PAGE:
Great Beginnings for Black Babies, Inc.
Through a variety of creative and culturally relevant programs, Great Beginnings for Black Babies influences healthy birth outcomes by providing women with the proper tools to make informed health decisions for themselves and their families. In addition to healthy birth outcomes, our goal is promote the healthy development and growth of babies and children; and to promote healthy and strengthened outcomes for families. This also is our mission. Our programs include Black Infant Health (BIH), Healthy Moms and Babies (HMB), the Fatherhood Initiative (FI) and a Youth Education After School Program, which serves 200 children daily at two at-risk elementary schools.
WHAT MAKES THIS PROJECT A “POINT OF PROOF?”
Great Beginnings for Black Babies was founded in 1990, specifically to impact infant mortality in the African American community. At that time, 19 of every 1,000 Black babies were dying before their first birthday. In 2013, 13 of every 1,000 are dying. And while disparities still exist, Great Beginnings has impacted the lives of thousands of women and babies by encouraging healthy lifestyles devoid of tobacco, alcohol and drugs. Through one program alone, more than 500 women annually are provided with case management services including assessments, referrals, home visitations, Social Support and Empowerment sessions, as well as health and nutrition education.
WHO PARTICIPATES IN THIS PROJECT?
Black Infant Health (BIH) serves over 500 pregnant and/or parenting African American women ages 18 years or older with children up to 18 months old. Healthy Moms and Babies (HMB) serves women of all ethnicities and ages (including teen mothers) with children up to age five. More than 200 men have participated in workshops and support groups of the Fatherhood Initiative, and 200 children are served daily in our school-based program. Eighty-nine percent of our female clients are single; 67% are not employed; 57% indicate their partner offers no emotional support and 59% report their partner has been in jail in the past three years.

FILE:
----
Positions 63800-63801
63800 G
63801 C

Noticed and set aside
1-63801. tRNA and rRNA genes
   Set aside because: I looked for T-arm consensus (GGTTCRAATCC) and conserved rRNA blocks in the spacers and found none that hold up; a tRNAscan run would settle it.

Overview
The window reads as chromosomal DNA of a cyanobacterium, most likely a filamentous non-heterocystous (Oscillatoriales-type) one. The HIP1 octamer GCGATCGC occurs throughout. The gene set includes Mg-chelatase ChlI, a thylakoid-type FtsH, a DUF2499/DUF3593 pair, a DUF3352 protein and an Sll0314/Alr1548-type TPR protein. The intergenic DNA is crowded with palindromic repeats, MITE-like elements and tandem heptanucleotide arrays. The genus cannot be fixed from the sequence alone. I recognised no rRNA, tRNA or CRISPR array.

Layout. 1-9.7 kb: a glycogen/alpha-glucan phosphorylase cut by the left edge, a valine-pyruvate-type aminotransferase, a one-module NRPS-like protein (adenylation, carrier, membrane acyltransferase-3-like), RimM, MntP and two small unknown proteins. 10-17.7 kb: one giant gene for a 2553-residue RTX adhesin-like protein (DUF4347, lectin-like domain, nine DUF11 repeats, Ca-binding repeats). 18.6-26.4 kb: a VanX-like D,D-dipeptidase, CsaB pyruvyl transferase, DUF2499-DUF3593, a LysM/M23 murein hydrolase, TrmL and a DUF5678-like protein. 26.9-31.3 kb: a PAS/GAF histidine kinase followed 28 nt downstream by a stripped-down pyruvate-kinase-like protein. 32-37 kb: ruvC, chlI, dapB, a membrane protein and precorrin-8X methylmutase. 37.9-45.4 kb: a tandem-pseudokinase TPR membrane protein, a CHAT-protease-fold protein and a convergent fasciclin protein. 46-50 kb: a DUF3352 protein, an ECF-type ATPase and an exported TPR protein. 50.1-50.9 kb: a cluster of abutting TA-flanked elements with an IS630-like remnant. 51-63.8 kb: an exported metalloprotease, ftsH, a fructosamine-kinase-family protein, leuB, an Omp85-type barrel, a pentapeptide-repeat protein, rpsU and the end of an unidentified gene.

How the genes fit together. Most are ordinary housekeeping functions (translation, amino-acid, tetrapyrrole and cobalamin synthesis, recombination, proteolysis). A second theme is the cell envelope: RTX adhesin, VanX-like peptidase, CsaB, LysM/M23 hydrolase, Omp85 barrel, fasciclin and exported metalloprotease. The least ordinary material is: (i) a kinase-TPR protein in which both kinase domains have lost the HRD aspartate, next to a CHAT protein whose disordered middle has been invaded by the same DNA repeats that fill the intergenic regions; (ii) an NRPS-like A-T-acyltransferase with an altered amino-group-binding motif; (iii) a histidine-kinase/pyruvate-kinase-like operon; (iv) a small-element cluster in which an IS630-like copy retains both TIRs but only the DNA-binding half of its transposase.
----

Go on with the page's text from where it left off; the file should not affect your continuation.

HOW DOES THIS PROJECT DEFINE SUCCESS?
Participants in our BIH, HMB and FI programs generally come to us at very low points in their lives. In addition to their health issues, they also are presenting with socio-economic issues and sometimes mental health issues. We see our work as helping them become whole—whether it be referring them out for services or helping them locate employment, housing, insurance, etc. We define success when a client makes the effort to set goals and puts in the work to meet them. We have many client testimonies that confirm that what we’re doing is on point.
HOW DO YOU KNOW WHEN THIS PROJECT IS SUCCESSFUL?
When a client keeps their prenatal visits, has a healthy baby, has a “normal” birth, initiates breastfeeding, enthusiastically participates in our Social Support and Empowerment sessions and other workshops, is in a healthy relationship, finds and retains housing, becomes gainfully employed or goes back to school to complete their education—these are the indicators that we use to measure success. We use entrance and exit interviews to determine client progress, as well as uploading this information into our Management Information System for further analysis. We also track clients for a minimum of 18 months, which includes home visits, a system which tells us that that clients in our programs are achieving significantly higher levels of success than those who were not. The goals that we set and that clients set for themselves were and are being met.
WHAT MAKES IT SUCCESSFUL?
A large part of success is contingent upon having passionate, dedicated staff with whom clients can positively interact and respond. Case management services are not successful if clients feel they are being judged and/or stereotyped. Many of Great Beginnings employees have experienced some of the same things our clients are going through and as a result are able to offer a level of sensitivity that may not otherwise be forthcoming. Clients sense a level of sincerity and a relationship is established in which the client benefits significantly. They tell us what they need and we listen and respond. Indeed, our client population significantly shapes the services we provide as we design programs around their needs. And despite the fact that, as with most social service programs serving communities of color, GBBB has been hard hit by funding cuts, our work remains respected throughout the community and Los Angeles County. This respect and our outcomes allow us to enjoy a mix of private and public funding that helps us to support families on the path to healthy lifestyles, which positively impacts the community overall.